MS Office training for 70 year olds

  Stevie D 14:12 21 Nov 2003
Locked

Hi,

I have a contract to teach basic MS Office skill - Word and Excel skills to people with an average age of 70. Most of them have never seen a computer before and have enormous difficulty in using a mouse - to the level where they are unable to hold one still with one hand and therefore hold the mouse still a nd use their right hand to click the mouse button.

With this in mind has anybody got any ideas on what I should be teaching them to do? The emphasis is on keeping them entertained as much as it is on teaching the software.

Thanks steve.

  Djohn 14:30 21 Nov 2003

I'm helping a group of people where I live to learn the basics of computers, Office, and sending/receiving e-mails. This is being done through "Age Concern".

I think you will be pleasantly surprised as to just how quick they will come to terms with using the keyboard and mouse, all the people I help are in their seventy's and eighty's.

Leave the double click a little to the left of centre for a slow response and contrary to what most will think, I have found it best to speed up the movement of the mouse to make the actual movements as short as possible.

Keep the basic introduction to the machine itself as brief as you can, the technicalities can come later. Show them the use of the internet and before introducing them to this for the first time, find some local sites of interest and save them in favourites. Theatres/Museums/health and benefits contacts, etc.

I found this was the best way to grab their attention and interest, let them send e-mails to themselves so they can see how it actually works. Take it nice and easy for the first few lessons and you won't be able to keep them away in future. Good luck, believe me, you will enjoy it. j.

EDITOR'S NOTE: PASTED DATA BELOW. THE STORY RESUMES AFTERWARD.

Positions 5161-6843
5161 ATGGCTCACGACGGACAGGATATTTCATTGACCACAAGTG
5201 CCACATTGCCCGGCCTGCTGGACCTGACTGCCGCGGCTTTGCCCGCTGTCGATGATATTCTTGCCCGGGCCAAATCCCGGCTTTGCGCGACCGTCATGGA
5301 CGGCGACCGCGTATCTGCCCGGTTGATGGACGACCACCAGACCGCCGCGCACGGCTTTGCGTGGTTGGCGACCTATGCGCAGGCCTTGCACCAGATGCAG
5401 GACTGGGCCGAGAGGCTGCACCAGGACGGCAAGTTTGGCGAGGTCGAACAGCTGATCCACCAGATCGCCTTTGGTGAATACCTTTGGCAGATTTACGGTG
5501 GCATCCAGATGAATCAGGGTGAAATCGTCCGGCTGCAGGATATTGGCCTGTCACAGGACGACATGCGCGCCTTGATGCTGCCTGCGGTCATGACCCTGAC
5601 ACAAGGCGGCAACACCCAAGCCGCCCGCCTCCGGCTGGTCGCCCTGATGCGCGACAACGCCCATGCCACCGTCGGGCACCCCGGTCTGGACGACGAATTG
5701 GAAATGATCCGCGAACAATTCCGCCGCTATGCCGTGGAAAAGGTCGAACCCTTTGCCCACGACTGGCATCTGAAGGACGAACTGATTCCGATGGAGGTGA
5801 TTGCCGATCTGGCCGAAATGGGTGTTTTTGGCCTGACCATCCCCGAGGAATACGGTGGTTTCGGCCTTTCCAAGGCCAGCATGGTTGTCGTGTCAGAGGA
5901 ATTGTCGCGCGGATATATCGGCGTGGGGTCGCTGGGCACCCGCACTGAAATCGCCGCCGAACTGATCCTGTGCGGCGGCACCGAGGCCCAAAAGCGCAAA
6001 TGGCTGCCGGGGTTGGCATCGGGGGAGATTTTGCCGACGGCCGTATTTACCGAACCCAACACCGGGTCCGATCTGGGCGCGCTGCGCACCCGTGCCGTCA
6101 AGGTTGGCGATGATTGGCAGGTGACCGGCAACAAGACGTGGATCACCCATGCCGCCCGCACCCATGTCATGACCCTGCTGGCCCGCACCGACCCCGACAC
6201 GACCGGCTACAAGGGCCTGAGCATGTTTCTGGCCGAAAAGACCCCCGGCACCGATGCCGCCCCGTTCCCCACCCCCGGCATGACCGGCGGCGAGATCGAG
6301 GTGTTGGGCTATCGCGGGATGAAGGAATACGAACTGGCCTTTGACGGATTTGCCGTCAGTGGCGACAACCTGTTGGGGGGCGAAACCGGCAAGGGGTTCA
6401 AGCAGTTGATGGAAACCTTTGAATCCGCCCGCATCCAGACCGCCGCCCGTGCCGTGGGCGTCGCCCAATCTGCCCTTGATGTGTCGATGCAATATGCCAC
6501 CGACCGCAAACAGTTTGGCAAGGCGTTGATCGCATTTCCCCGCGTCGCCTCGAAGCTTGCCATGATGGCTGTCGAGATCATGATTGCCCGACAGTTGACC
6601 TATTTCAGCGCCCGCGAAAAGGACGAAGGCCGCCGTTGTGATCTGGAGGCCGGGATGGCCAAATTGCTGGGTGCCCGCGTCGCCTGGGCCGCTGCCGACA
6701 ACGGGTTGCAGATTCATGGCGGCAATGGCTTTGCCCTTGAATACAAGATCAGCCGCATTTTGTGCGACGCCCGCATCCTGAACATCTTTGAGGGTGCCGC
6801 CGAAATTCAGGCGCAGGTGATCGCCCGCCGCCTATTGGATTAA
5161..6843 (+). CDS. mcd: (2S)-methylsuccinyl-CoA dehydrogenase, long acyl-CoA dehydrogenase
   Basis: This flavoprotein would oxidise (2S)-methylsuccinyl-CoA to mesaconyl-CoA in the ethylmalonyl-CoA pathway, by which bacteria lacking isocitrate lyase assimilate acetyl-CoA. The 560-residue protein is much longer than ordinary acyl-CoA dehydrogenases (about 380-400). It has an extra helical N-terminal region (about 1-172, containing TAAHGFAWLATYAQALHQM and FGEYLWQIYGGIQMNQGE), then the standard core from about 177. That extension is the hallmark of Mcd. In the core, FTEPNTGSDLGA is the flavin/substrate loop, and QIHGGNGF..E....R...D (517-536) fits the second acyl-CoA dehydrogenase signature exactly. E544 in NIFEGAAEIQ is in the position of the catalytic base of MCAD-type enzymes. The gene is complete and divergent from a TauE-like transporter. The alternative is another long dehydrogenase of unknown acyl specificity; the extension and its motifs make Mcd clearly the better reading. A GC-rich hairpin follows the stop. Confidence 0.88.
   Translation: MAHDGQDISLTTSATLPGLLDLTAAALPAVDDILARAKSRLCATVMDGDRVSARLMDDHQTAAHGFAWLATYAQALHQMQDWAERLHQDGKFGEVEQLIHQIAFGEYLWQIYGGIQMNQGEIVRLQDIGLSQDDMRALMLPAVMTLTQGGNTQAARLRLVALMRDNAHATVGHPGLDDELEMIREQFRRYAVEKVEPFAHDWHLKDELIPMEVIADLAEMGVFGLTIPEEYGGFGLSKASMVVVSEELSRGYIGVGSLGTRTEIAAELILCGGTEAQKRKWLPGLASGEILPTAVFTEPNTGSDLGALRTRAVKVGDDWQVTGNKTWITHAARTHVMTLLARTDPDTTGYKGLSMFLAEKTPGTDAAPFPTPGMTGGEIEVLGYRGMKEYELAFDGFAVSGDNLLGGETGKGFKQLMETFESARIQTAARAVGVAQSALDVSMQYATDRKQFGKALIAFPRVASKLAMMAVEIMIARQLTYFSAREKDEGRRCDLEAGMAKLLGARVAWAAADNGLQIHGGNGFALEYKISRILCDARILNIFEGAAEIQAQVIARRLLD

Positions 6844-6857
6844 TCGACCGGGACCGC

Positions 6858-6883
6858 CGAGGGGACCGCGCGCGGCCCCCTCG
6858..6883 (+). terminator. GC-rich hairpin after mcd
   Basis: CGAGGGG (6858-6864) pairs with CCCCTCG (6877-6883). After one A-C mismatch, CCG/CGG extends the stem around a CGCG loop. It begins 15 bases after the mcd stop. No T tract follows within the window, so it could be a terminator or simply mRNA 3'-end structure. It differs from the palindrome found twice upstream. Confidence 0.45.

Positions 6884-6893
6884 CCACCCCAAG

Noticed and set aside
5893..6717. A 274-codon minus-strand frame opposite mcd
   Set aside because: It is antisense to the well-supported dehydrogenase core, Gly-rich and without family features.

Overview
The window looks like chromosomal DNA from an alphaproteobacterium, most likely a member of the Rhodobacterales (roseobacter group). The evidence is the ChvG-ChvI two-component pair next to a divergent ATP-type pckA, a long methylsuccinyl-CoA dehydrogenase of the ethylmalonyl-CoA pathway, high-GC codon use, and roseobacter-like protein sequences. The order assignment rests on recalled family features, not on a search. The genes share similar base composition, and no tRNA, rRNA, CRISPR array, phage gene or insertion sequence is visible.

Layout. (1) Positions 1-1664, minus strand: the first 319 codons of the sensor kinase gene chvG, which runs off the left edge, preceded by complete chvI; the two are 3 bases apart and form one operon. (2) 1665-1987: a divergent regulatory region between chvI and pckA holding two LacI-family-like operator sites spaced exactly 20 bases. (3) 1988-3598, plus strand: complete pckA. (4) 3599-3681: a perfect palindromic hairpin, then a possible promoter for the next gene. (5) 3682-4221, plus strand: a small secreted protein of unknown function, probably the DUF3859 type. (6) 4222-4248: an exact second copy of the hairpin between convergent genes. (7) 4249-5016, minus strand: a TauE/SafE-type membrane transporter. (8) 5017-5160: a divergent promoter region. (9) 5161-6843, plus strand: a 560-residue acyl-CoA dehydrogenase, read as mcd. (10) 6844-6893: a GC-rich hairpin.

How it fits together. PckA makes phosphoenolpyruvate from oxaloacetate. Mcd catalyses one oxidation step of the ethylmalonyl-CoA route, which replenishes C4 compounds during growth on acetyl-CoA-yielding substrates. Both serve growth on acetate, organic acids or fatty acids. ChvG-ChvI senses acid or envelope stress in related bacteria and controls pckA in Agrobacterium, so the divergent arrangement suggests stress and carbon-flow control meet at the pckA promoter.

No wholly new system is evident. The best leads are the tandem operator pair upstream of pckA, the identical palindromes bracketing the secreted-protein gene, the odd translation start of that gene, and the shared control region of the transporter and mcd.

Simsy 16:08 21 Nov 2003

turned 70 this year. He has had his PC for 2 years.

He doesn't have the physical problems that you indicate,(other than needing to constantly change glasses!).

The real problem that he has with using the PC is that the penny just "hasn't dropped" with using Windows Explorer and associated file management. I also know, from the situation we have at work, that this is not an age related problem, and many many folk, (myself included, not so long ago), came on in leaps and bounds having got to grips with Windows Explorer. The other major breakthrough point, was when the penny dropped as to the dfference between "Save" and "Save as..." It seems so obvious when you understand, but until I did I was forever getting lost!

I would also suggest that you give appropriate time to the "accessibility" facilities available in Windows.

I hope this helps,

With apologies if I'm teaching you to suck eggs!

regards,

Simsy

  plankton 16:26 21 Nov 2003

Ask them if there is anything they would like to find out about.

Don't be patronising, and assume they will hang on your every word. They will be clever to the nth degree without realising it.

Try and make it fun (smilies etc...)

Make mistakes yourself, so that they arent frightened of making them themselves.

You will probably learn a lot from them. Accept it gratefully.

Good luck, nice job....:o))

  canard 20:05 21 Nov 2003

I'm 70+ and picked up PC from a couple of 30 min lessons with elder daughter - carried on via asking for advice, online help and info such as PCA. Being over 70 does NOT mean being slow witted even if the little grey cells have lost their edge. Tho I would agree that a bunch of kids will zoom through IT at super speed.NB a lot of ancients have descendants on other continents and would love to be able to keep in touch by email